Chelone (rhymes with "baloney") blooms in late summer with turtlehead shaped, hot pink flowers. ‘Hot Lips’ has deeper pink flowers than the species. The foliage emerges with a bronze tint before turning lustrous deep, dark green. It thrives in rich, moist soil in light shade but is surprisingly drought tolerant once established. Use woodland gardens, waters edge and in the perennial bed. Late season nectar source for butterflies and hummingbirds.
North Creek Unique™ - This unique assortment has been discovered or introduced to the trade and shared with the world by North Creek Nursery.
Deep pink flowers are sought after by butterflies and hummingbirds
Thrives in light shade with moist soil
Surprisingly drought tolerant once established
The blossoms make long-lasting cut flowers
A great choice to plant in containers
Native to wet woodland areas and streams in the southern Appalachian Mountains from Virginia to South Carolina and west to Tennessee, northern Mississippi and northern Alabama. Thrives in rich coves, spruce-fir forests and open stream banks.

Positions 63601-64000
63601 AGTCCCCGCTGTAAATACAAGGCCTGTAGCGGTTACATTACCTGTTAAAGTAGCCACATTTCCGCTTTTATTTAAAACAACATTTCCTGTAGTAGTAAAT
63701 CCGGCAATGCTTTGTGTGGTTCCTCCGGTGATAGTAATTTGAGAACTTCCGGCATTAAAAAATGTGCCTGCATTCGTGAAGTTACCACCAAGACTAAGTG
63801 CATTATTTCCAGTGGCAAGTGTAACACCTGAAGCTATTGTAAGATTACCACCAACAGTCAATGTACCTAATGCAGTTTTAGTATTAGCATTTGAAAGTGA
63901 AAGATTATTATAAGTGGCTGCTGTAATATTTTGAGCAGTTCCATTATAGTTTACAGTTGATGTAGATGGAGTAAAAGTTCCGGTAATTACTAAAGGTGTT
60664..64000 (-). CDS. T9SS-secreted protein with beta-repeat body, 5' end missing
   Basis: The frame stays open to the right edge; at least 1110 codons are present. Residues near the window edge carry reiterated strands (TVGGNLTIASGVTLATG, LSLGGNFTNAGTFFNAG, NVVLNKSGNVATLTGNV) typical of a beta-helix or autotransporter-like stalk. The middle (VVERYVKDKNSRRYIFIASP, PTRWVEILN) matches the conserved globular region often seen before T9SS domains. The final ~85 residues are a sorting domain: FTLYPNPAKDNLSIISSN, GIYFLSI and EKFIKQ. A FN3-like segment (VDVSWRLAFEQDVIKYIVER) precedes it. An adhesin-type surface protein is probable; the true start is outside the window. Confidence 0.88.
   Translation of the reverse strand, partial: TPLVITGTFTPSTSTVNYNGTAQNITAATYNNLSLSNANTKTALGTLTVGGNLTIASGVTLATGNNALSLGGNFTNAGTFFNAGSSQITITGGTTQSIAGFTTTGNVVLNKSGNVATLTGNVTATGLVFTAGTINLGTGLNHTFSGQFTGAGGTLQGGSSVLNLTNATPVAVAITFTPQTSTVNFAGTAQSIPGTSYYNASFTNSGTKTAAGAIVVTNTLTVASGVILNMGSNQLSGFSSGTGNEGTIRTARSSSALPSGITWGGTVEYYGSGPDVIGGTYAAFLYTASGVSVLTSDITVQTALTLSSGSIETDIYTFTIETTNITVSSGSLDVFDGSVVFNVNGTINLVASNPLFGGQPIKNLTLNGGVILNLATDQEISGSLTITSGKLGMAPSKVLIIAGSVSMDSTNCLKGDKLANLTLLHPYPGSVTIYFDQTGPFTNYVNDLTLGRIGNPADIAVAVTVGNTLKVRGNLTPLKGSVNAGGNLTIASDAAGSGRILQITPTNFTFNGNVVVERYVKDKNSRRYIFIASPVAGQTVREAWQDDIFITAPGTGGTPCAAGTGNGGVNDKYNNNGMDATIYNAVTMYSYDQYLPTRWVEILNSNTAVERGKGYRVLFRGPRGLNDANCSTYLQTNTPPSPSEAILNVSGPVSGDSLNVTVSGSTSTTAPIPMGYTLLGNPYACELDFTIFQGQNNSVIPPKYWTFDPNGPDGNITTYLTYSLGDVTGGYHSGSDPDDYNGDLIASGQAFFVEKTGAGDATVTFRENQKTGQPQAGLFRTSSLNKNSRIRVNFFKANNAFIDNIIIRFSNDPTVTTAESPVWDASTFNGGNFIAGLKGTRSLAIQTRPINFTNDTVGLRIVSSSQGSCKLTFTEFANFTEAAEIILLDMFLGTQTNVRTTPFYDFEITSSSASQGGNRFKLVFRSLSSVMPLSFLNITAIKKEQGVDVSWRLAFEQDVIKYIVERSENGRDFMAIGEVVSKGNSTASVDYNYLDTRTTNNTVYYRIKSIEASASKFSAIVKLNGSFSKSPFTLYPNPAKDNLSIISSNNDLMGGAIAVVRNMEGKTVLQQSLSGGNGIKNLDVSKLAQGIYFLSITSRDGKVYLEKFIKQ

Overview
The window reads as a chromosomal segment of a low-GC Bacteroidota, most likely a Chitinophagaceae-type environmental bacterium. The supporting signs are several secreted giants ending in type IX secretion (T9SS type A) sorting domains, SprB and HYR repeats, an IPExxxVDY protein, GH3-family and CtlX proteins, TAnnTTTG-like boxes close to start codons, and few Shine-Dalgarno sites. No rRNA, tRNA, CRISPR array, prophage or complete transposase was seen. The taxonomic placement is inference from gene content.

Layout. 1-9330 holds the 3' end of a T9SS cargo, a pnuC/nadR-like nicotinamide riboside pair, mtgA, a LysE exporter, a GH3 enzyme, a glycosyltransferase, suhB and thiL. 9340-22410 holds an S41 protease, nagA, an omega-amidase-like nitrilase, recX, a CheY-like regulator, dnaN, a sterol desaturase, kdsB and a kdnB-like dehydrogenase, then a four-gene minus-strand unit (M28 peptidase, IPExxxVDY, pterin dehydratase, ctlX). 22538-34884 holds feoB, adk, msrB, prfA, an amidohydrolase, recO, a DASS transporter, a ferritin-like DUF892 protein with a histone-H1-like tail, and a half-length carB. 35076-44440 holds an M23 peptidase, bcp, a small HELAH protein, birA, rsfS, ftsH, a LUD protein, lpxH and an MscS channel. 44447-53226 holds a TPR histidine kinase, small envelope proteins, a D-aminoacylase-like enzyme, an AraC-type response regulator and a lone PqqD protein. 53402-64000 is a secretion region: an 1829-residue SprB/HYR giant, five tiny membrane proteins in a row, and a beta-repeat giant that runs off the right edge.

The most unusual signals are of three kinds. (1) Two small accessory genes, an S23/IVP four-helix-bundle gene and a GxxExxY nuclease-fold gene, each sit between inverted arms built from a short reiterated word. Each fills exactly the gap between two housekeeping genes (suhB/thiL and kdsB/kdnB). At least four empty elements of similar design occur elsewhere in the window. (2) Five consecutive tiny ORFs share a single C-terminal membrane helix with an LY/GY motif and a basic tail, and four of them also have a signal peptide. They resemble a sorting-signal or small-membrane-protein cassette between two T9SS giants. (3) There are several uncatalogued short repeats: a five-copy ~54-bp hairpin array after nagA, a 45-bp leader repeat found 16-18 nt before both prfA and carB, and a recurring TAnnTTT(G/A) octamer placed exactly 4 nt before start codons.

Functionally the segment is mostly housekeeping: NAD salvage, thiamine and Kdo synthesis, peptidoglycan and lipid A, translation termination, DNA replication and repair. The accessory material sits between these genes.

Map Credit: The Biota of North America Map Key: Green (native), Teal (native, adventive), Blue (present), Yellow (present & rare), Red (extinct)
The resemblance of the turtlehead's flowers to a turtle (known for its long life) led many Native Americans to believe the plant would prolong life. The Iroquois brewed turtlehead tea to protect them against evil spirits. Algonquins mixed the leaves with cedar bark to produce a medicinal tea.
Best grown in moist to wet, rich, humusy soils in part shade. Appreciates a good composted leaf mulch, particularly in sunny areas. Consider pinching back the stem ends in spring to reduce mature plant height, especially if growing plants in strongly shaded areas where they are more likely to need some support. In optimum environments, however, staking is usually not required.